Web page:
“CPAs and other land-owning structures should adopt an inclusive approach. They should include younger people in key positions to ensure that the baton can be passed from older people to youth over time,” Setou remarks.

15 June 2022: As South Africa marks the 46th Youth Month in June, once again issues of youth bulge and unemployment are under the spotlight.

If the latest survey on youth unemployment is anything to go by, future prospects for young people remain bleak. According to the Quarterly Labour Force Survey (QLFS) for the first quarter of 2022, the unemployment rate was 63,9% for those aged 15-24 and 42,1% for those aged 25-34 years, while the current official national rate stands at 34,5%.

Although the graduate unemployment rate remains relatively low in South Africa compared with those of other educational levels, unemployment among the youth continues to be a challenge, irrespective of educational attainment. The survey concludes that year-on-year, the unemployment rate among young graduates (aged 15-24 years) declined from 40,3% to 32,6%, while it increased by 6,9 percentage points to 22,4% for those aged 25-34 years in Q1: 2022.

Restored land could, if used productively, contribute towards creating inclusion and jobs for the youth. For this to happen, it is critical that post settlement support should be provided to beneficiaries of land reform. Government, the private sector and non-profit organisations like Vumelana Advisory Fund should work together to support communities and ensure productive use of the land. As an example, Mamahlola Communal Property Association, based in Limpopo province, which has benefitted from support provided by Vumelana, is making steady strides in its efforts to empower youth through land ownership as well as food production.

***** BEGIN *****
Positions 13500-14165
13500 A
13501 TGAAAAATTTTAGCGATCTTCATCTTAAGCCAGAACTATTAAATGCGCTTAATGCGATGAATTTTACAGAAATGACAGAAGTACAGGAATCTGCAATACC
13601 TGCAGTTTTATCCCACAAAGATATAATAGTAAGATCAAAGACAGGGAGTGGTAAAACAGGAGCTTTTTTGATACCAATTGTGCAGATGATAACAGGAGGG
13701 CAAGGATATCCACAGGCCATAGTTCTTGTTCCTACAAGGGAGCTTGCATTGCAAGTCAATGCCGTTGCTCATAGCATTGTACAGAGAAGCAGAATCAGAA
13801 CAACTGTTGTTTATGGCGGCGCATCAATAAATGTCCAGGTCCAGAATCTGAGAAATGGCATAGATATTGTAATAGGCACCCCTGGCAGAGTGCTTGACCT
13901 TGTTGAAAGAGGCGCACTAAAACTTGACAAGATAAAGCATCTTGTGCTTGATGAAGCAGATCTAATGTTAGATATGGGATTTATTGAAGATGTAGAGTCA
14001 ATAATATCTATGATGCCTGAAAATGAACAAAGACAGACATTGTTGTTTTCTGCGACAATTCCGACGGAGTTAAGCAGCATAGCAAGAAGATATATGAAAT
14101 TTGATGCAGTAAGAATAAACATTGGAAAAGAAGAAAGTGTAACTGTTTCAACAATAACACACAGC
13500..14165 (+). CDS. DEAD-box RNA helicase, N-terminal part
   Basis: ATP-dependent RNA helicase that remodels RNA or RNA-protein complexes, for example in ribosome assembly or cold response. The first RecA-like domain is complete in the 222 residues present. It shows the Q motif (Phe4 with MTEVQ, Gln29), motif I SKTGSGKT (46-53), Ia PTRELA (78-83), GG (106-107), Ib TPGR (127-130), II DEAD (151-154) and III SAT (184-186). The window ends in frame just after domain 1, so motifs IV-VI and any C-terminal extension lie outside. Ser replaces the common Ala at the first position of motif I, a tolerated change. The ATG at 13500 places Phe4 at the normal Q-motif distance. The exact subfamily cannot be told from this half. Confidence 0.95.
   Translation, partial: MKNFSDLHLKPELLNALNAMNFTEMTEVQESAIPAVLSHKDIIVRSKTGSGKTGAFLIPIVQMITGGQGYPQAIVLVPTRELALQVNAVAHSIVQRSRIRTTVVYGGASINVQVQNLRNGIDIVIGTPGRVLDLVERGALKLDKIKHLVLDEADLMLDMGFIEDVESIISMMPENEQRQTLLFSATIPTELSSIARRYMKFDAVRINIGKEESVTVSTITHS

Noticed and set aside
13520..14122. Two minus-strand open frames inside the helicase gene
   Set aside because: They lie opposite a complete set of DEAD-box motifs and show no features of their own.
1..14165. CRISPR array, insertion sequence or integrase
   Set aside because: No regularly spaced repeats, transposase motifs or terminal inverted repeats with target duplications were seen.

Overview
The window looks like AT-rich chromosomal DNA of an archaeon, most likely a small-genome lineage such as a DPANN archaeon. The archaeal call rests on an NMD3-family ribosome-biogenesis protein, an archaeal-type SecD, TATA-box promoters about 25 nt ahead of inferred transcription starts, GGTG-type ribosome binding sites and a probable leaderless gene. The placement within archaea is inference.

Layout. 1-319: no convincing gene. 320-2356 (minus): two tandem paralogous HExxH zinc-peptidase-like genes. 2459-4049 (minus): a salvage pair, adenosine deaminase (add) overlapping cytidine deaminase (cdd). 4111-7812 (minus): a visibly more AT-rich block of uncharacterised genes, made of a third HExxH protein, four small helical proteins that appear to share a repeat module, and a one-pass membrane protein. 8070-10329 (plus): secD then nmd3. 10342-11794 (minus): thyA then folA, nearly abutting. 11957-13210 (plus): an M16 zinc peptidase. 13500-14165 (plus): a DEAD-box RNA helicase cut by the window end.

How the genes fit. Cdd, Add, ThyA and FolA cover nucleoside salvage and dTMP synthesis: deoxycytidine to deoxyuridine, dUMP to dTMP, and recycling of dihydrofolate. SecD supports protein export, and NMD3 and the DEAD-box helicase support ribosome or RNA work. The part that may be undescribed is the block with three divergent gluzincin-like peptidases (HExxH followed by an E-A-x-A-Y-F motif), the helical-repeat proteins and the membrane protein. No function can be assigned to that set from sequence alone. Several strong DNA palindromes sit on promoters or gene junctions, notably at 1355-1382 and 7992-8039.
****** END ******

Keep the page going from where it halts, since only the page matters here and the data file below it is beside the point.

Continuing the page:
Its Chairperson, Masilu Modiba, is adamant that land reform is a driving force behind socio-economic development and that the youth are critical stakeholders. South Africa is a youthful nation, therefore youth involvement is generally critical in the broader community, he adds.

The CPA members have realised this, and in their own way are trying to draw young people into land reform and food production. Modiba maintains that by and large this will also go a long way in curbing social ills such as social exclusion, crime, substance abuse and social disorder. However, in the main young people will respond to food security as well as make a dent in youth unemployment.

Peter Setou, Chief Executive of the Vumelana Advisory Fund, a non-profit organisation that helps beneficiaries of the land reform programme to make their land profitable, concurs that if more young people are exposed to opportunities that come with land production and ownership, “The sector can absorb a lot of young people with no or limited skills and they can grow and develop from this position.” He adds, “We should also not lose sight of the fact that there are other indirect jobs that are created in sectors supporting agriculture, such as the transport sector and the IT sector, among others. This can go a long way in absorbing the youth.”

The current CPA chairperson says that it is for this reason that they are continuously appealing to young people to get involved and not lose hope. Their efforts, among others, include consistently organising roadshows, workshops and seminars wherein the youth interact with experts in the agriculture sector.